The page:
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Fiskars Bypass Lopper Shears Recall

Wednesday, March 30th, 2016

If you purchased Fiskars Bypass Lopper Shears at the Home Depot, check your product. The company has issued a recall of the product based to potential injury hazards to the consumer.

The products under recall were sold only at the Home Depot and at no other retail locations. They were sold in store and online from May 2011 to June 2014. The product included in the recall is the Fiskars Titanium Bypass Lopper Shears, model number 6954. Consumers can find the model number on the handle of the product. About 288.000 of this model lopper were sold by the company in the US and Canada.

The manufacturer had received 33 reports of injuries or incidents from the use of this product. Reported injuries include bruising, pinched fingers, and injuries to the head and face.

If you had purchased the Fiskars Bypass Lopper Shears, model 6954, from the Home Depot stop using the product immediately Contact the manufacturer to receive a free replacement product. You can contact the company at (855) 544-0151.

FDA to look into safety of caffeinated alcoholic beverages

Monday, November 16th, 2009

There’s been a trend lately with college students and the consumption of caffeinated alcoholic beverages.  According to a few studies on this topic, as many as 26% of college students use, or have used, this combination of caffeine and alcohol.  Now the Food and Drug Administration is stepping in to make sure the drinks aren’t causing harm to those who consume them.

On November 13, 2009, the FDA issued letters to manufacturers of caffeinated alcoholic products, letting them know that they are going to begin to look into the “safety and legality” of their products.  The increase in the popularity and use of thee products, along with reports of some potential safety hazards, are cited as reasons precipitating this step.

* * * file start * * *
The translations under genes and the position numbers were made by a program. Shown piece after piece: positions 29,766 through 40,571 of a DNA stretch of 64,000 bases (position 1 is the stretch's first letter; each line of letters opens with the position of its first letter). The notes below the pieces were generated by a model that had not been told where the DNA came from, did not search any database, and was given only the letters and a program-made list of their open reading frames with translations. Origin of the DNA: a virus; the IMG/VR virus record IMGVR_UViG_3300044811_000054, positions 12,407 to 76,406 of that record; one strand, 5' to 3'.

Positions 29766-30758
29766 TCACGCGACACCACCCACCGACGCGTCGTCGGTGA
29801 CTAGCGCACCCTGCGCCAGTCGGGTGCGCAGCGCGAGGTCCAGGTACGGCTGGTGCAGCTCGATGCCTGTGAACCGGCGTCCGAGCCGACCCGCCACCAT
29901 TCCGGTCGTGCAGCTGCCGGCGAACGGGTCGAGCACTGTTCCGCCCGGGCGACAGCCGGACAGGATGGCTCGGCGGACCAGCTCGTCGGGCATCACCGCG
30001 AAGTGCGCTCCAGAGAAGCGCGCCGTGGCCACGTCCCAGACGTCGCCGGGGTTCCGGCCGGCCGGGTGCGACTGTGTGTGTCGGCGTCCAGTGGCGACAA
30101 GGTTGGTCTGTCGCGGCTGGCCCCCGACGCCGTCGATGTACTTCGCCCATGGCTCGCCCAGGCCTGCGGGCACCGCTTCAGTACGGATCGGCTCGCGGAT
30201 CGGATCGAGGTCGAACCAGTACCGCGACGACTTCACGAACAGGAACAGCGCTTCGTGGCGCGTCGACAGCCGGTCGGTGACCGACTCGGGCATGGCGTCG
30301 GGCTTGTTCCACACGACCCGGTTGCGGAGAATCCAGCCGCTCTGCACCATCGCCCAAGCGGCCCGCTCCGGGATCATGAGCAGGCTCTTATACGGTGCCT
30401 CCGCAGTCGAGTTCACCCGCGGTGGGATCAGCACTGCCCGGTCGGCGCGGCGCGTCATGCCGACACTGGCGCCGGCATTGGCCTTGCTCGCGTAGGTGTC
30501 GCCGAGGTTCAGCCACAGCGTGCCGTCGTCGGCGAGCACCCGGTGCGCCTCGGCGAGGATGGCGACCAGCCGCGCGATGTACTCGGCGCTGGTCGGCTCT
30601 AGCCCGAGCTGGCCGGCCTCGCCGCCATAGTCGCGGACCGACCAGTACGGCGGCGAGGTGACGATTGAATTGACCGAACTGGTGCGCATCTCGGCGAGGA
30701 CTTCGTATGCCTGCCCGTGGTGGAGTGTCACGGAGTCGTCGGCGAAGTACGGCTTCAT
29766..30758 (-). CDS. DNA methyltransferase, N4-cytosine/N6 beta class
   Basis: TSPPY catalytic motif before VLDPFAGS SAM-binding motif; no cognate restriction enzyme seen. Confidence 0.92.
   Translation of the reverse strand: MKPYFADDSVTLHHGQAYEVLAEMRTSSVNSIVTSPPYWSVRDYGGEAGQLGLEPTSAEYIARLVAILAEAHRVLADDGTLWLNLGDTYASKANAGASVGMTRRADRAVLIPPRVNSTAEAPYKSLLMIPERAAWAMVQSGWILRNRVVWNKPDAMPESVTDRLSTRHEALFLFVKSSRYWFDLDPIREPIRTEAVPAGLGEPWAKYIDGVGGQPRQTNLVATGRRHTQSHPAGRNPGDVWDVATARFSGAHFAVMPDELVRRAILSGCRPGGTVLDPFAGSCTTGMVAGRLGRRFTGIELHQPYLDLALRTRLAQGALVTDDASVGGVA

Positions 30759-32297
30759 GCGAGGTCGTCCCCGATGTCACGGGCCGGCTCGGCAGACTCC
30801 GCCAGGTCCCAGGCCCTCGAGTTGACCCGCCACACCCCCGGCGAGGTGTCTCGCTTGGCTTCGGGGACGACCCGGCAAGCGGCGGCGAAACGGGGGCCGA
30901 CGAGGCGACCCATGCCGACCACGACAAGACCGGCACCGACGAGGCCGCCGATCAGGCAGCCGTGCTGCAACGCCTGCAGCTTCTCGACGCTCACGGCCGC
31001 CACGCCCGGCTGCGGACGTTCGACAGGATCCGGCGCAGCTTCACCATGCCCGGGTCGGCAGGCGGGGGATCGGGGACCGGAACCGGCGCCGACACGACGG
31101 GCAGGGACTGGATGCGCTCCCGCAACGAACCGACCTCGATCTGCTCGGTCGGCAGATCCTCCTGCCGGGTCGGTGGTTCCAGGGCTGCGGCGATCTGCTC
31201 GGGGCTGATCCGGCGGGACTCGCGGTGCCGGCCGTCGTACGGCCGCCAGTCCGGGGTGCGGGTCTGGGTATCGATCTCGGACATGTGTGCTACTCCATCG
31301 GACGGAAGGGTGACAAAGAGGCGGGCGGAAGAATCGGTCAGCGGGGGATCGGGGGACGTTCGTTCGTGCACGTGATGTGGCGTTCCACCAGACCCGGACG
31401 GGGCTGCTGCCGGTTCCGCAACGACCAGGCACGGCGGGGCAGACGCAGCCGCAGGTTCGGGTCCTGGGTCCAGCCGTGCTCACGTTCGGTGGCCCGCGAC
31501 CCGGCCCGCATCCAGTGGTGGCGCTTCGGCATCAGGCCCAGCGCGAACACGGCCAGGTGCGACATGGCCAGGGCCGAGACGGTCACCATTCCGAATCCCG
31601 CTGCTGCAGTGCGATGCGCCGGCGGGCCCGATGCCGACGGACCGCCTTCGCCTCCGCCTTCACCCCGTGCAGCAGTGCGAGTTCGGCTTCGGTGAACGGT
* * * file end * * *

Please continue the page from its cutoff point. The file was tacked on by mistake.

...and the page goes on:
In order for these products to not be unlawful, one of the following conditions must be met:

  • Its use has been approved by FDA regulation
  • The substance is subject to a prior sanction
  • The substance is “generally recognized as safe” (GRAS).  In order for it to meet this criteria there must be evidence of its safety at the levels used, and a basis to conclude that the evidence is generally known and accepted by “qualified experts” on the subject.

As of the date of this blog entry, the FDA has not approved caffeine for use at any levels in alcoholic beverages.  So for a product to be on the market legally it can only be done so if there use is subject to a prior sanction, or their use is generally recognized as safe.

In the notice, the FDA has alerted the nearly 30 manufacturers of these products that they are considering whether or not caffeine can be lawfully added to alcoholic beverages.  The FDA requested that the manufactures provide evidence within a 30 day period of their theories as to why their product is lawfully being marketed (based on the criteria listed above), along with data and proof to support their theories.

The FDA has indicated that if it is determined the use of caffeine in a product is not GRAS or prior sanctioned, action will be taken to ensure the products are not allowed to be sold.

Baby Einstein DVD refund

Sunday, October 25th, 2009

While this isn’t exactly a product recall, based on the enormous popularity of these products the administrators of this web site thought the readers would find interest in it.

The Walt Disney Company, the parent company to the Baby Einstein Company, have offered consumers a refund of $15.99 on up to four Baby Einstein videos purchased during June 5, 2004 and September 4, 2009.

The refund is offered after a two year long struggle with the Boston based advocacy group The Campaign for a Commercial Free Childhood.  In 2006 the group filed a complaint with the Federal Trade Commission (FTC) stating that the company was claiming (on the web site) that the products were educational, but in their opinion there was no research to back up these claims.  The statements in question were removed from the web site but no further action was taken by the FTC.  The FTC stated that nowhere did the Baby Einstein company claim that these DVDs were educational.

The advocacy group took things a step further in June of 2008.  At this point they approached a group of Boston lawyers who threatened the Walt Disney Company with a class action lawsuit against the company.  Such a lawsuit or lawsuits have not been filed at this time.

The Baby Einstein Company made a statement to Good Morning America that the products were designed to expose children and their parents to arts and humanities and nowhere was it implied or stated that these products were educational.

To get your refund (on up to four DVDs) you need to package them in a mailing envelope in their original cases (if you have them), fill out a form from their web site and it must be completed by hand (click here for a link to the form) and return it to the Baby Einstein Company by March 4, 2010.